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How to Boost Your Score on Test Day
By: Gen and Kelly Tanabe

It's not your imagination; the questions do get increasingly harder on the SAT.

Except for the SAT Critical Reading Section, the questions in each section are arranged in increasing order of difficulty. (In the Critical Reading Section, the passages increase in complexity, but the questions following the passages are in no particular order of difficulty.)

Knowing this, it is best for you to start at the beginning of a section and answer the easiest questions first. Remember that question #10 will be much harder than question #3. As you progress toward the end of the section, be very wary of answers that seem too easy since these will most likely be traps intentionally set by the test makers to weed out students who are only guessing.

If you can't get the answer, move on.

Don't spend too much time on any one question. Mark ones you can't figure out, and come back to them if you have time at the end of the testing period. You need to be able to get though the whole test within the allotted time. It may be hard to skip a question that you just spent several minutes on, but it's better to attack questions you know you can answer.

Don't be afraid to guess.

For the ACT, guess!—even if you don't know the answer. There's no penalty! The same goes for the Student-Produced Response Questions. However, for the rest of the SAT, only guess if you know that one or more of the choices are incorrect. Don't ask us to explain the math behind this, but it's better to guess if you can eliminate at least one wrong answer. But if you really don't have a clue what the answer is and cannot eliminate any of the choices, leave the question blank. Even by omitting a few questions, you can still receive a high score.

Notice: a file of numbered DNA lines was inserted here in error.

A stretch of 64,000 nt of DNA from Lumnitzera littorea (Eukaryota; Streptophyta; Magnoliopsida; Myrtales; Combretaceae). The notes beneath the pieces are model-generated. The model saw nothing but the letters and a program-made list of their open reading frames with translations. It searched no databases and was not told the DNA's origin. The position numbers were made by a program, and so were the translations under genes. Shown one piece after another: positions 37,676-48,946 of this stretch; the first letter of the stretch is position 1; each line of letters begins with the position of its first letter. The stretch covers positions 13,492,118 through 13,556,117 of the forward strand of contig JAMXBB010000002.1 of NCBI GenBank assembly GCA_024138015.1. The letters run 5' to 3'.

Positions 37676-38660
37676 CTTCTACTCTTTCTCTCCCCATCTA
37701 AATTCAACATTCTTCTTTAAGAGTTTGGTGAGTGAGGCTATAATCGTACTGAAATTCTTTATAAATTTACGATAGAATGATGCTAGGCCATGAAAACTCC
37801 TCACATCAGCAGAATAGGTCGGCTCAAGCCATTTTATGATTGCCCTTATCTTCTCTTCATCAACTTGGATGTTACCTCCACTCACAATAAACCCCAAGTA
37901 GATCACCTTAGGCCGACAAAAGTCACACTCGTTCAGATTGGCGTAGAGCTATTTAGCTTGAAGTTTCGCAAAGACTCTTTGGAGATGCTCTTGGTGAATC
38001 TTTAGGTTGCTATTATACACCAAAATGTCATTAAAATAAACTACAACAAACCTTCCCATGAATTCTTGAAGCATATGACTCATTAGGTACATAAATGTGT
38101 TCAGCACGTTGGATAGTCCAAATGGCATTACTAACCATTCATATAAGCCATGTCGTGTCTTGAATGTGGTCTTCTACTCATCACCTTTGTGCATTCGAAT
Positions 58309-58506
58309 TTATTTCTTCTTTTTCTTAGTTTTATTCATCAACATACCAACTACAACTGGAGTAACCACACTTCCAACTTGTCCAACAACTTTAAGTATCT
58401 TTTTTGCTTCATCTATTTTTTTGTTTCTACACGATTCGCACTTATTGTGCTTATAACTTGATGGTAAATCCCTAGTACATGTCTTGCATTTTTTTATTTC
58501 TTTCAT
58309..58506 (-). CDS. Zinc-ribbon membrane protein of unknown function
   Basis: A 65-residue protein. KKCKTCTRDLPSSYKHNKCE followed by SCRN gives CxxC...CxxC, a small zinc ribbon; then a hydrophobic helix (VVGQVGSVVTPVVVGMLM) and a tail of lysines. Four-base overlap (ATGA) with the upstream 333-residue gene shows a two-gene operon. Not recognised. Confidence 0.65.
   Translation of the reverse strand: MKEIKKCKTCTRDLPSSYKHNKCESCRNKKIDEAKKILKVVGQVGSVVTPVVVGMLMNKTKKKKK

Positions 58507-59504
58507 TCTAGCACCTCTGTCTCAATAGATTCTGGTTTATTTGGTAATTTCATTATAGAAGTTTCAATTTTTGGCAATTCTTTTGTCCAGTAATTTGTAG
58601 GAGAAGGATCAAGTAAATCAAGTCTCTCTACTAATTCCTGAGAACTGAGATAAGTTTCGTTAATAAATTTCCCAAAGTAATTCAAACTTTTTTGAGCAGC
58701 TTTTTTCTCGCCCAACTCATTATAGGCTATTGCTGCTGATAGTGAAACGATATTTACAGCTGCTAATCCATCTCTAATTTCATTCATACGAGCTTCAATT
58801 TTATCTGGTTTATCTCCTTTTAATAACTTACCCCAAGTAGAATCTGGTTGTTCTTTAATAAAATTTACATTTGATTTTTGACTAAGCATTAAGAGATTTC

Mark up your test booklet.

Remember that it's the answer key you must avoid "marking up." Extra lines or marks can cost you points because the tests are graded by computer, and you don't want to risk making stray marks on the key that the computer might pick up as answers. However, your test booklet is another matter—the computer never sees it. So underline key parts of reading passages. Circle important numbers in mathematical problems. Use the white space in your booklets to do calculations. The test graders are not judging you on how much you can do in your head, so mark up your test booklet as much as you want.

About the Author

Gen and Kelly Tanabe
Founders of SuperCollege and authors of 13 books on college planning.

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